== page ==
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Breaking down the etiquette, strategy and rules of the NBA jersey exchange

Breaking down the etiquette, strategy and rules of the NBA jersey exchange

WASHINGTON -- Turns out that NBA old guys Dwyane Wade, Dirk Nowitzki and Vince Carter are trendsetters.

While jersey exchanges frequently happen in various sports leagues, the swapping of sweaty pullovers never really caught on with the NBA set before this season. 

“I’m not always big on that," Wizards All-Star guard Bradley Beal said.

The specific holdup varies. There are status factors, but for the too cool players, it's often the asking.   

“We need to do [exchanges] a little bit more, but I’m not really big fans of anybody like that,” now-Thunder forward Markieff Morris said earlier this season before the Wizards traded him in February.

The rules all changed when Wade - who comes to DC for a 7 PM tipoff on Saturday - announced his retirement before the season and most assumed 40-somethings Nowitzki and Carter would follow. Morris, Beal and others went from signing fan memorabilia by the truckload for fans to become obsessed with garnering some precious artifacts of their own. 

Nothing store bought. No manufactured moments. The opportunity they dreamed of as wide-eyed kids existed, but for a limited time only. The clock for them to shoot their shot with these future Hall of Famers was winding down.

Morris never felt the jersey exchange compulsion beyond his basketball-playing twin brother, Marcus, and former Kansas teammate Thomas Robinson. Then came the Nov. 6 meeting at Dallas, Washington’s first game of the season against Nowitzki’s Mavericks. 

“Of course, I like people’s game, but I’m not going to run and get their jersey right now,” Morris told NBC Sports Washington. “Somebody I grew watching and idolizing like Dirk, I need that, and it’s your last year.”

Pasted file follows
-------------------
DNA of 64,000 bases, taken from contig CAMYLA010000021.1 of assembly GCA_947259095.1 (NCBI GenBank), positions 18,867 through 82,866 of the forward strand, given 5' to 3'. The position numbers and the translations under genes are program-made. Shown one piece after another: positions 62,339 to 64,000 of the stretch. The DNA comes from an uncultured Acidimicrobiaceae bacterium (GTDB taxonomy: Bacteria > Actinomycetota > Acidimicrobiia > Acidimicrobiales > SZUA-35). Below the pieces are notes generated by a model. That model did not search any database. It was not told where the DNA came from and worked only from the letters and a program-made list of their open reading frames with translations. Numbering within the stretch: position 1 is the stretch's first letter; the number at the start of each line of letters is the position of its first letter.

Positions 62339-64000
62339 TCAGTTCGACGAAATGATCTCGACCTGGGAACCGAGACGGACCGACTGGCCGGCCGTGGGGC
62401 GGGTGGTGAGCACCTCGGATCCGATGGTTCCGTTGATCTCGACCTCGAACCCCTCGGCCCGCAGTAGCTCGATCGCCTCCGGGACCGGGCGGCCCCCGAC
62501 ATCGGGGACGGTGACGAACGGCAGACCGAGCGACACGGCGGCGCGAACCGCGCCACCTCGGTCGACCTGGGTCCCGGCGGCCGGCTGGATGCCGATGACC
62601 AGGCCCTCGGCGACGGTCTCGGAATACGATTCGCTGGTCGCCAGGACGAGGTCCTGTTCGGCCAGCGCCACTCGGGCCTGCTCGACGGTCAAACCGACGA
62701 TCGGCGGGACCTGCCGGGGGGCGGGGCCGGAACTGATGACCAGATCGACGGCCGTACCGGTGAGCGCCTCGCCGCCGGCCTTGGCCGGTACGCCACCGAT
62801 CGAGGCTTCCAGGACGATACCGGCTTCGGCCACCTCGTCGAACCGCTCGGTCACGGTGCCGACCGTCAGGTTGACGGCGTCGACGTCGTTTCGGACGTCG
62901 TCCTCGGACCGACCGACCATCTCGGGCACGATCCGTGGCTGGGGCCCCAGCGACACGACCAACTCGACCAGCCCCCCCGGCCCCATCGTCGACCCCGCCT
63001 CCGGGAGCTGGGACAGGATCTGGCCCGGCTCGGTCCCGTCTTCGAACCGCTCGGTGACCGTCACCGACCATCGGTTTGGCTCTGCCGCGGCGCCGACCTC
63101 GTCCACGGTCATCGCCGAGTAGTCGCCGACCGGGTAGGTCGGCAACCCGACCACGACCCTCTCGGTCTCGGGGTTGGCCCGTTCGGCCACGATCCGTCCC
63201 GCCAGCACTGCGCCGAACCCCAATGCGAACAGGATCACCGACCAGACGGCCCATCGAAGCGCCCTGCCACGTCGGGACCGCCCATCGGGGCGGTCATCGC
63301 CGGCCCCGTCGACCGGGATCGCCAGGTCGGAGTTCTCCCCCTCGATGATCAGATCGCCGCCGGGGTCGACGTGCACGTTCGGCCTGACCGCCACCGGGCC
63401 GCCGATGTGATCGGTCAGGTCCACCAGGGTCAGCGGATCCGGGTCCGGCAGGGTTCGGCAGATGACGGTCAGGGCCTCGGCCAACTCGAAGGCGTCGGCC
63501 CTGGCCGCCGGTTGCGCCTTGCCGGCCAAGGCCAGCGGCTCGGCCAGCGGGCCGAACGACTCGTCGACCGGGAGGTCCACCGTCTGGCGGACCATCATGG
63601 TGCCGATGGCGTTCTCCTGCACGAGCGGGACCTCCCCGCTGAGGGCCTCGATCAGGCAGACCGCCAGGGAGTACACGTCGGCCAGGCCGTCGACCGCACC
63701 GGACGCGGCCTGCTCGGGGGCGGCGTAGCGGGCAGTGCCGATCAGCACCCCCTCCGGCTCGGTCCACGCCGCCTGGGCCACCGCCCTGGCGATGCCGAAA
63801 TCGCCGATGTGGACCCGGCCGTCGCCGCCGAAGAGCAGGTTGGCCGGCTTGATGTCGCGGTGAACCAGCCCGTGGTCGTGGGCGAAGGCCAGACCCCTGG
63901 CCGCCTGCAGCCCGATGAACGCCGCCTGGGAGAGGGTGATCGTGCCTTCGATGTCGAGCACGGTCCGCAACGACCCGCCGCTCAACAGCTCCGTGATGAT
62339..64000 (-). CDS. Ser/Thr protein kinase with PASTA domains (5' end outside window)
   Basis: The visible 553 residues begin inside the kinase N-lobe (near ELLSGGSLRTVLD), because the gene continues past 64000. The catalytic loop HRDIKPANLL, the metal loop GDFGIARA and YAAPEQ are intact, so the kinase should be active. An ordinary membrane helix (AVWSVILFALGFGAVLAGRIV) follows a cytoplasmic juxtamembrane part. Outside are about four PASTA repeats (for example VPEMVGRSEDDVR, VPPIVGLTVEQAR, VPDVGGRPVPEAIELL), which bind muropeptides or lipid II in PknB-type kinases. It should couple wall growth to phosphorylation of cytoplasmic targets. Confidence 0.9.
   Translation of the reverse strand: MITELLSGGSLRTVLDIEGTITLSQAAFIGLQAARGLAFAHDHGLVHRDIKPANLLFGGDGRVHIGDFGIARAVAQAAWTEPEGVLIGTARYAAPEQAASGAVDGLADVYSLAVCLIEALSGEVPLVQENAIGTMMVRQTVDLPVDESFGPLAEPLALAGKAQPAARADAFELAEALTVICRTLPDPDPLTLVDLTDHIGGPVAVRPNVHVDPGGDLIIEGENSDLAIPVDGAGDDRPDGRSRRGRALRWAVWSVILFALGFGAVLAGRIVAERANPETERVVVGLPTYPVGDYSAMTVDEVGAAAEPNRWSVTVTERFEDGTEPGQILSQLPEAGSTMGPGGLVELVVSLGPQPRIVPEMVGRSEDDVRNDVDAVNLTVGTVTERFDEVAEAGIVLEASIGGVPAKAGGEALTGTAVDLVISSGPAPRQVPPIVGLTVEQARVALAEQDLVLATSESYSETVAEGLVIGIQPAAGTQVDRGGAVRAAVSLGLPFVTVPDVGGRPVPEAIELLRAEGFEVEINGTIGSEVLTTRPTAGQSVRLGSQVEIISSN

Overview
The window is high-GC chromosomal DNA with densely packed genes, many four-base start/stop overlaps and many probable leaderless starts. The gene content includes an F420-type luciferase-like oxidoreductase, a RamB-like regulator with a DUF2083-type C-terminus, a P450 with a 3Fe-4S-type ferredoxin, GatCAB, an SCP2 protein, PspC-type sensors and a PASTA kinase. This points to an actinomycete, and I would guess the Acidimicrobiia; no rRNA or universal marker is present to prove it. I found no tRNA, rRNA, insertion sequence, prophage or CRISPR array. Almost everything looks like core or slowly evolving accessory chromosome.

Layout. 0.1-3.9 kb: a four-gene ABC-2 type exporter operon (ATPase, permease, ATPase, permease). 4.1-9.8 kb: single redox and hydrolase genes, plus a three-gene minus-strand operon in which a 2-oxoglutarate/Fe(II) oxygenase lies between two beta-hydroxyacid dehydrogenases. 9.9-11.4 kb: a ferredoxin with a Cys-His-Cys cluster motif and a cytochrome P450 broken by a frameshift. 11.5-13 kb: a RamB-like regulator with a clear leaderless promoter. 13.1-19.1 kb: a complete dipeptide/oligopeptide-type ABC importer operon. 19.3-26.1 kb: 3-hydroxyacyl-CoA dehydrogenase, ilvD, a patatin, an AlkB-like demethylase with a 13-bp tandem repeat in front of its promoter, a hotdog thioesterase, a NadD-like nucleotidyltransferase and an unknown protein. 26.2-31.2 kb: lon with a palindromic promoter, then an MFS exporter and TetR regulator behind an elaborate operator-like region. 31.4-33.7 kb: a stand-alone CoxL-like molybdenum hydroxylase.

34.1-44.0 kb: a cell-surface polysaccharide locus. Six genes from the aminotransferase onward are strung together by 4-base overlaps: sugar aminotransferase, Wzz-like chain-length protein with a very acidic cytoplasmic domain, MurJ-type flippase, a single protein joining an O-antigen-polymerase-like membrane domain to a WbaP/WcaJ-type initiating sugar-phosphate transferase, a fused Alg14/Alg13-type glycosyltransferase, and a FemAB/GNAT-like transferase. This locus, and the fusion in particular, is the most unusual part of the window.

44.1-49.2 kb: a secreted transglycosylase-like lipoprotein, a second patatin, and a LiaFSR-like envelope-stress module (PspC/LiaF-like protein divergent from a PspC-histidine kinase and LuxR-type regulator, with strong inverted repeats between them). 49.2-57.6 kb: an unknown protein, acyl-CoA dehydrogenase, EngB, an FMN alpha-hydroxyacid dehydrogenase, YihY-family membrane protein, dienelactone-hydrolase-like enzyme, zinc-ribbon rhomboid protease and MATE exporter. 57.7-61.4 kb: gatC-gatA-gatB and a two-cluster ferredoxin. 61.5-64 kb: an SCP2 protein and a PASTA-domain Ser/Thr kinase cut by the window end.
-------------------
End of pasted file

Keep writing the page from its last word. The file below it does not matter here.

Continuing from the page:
Beal put aside ego by asking his basketball idol for the shirt off his back when Washington visited the Miami Heat in January.

“I did that with D-Wade because he’s a legend in my eyes and someone I try to mimic," Beal told NBC Sports Washington. "This is his last year, so I didn’t even know if I was going to have an opportunity to play him again. I was like, ‘I got to have it.’”

The mechanics of the jersey swap vary, but primarily the players handle the transaction. Mitchell, a second-year player and one of the league’s rising stars, texted Wade the night before their game to make sure they were set. Trae Young, the Hawks confident rookie, showed some nerves by texting Wade twice before gameday.

Others handle business face to face, no intermediaries.

"No, you do it, man to man,” Morris explained. “You got to go before the game or during the game and say, ‘Yo, jersey swap at the end of the game?’ I assume it works like that. It’s a brotherhood, so I wouldn’t think I have to send my person over there to ask. That doesn’t even sound right. If someone tried doing that to me, I’d say no.”

Beal’s on-court positioning helped facilitate his moment with Wade.

“I was standing right next to him at the end of the game. It was convenient for me because I usually don’t do that,” Beal said. “Not saying I don’t want, but guys that are like superstars, I try not to do it.”

The rush is twofold. Catch your idol before he hits retirement, but also beat your teammates to the punch. 

“Kind of a first come, first serve deal,” Beal said.

Load management for the Hawks’ equipment crew means bringing extra jerseys for each road game because of numerous requests for Carter’s gear even though the 42-year-old, like Nowitzki, has not announced a retirement plan. Yet in the era with specialized jerseys, there might be just a single backup available. 

“I made sure I was the first one to ask [Wade],” Mitchell said after Utah's Monday night win over the Wizards. “It means so much to my career…just to have that memorable moment. He wrote a message on it. It’s pretty special. Got it framed … He’s a legend. Always will be. He’s a Hall of Famer. He’s done so much for guys my size. [Showed] we don’t have to be 6’7” to make it in this league if you’re tough and locked in.”

Morris recognized his Washington teammates were sleeping on the future Hall of Famer in Dallas. 

“Nobody was thinking about getting Dirk’s jersey. People don’t really be like I need a Dirk Nowitzki jersey, but I was like I really need a Dirk Nowitzki jersey,” Morris said.

Nowitzki didn’t play in the game, but was courtside when the players returned from the locker room for second half warm-ups. Morris eyed his prize.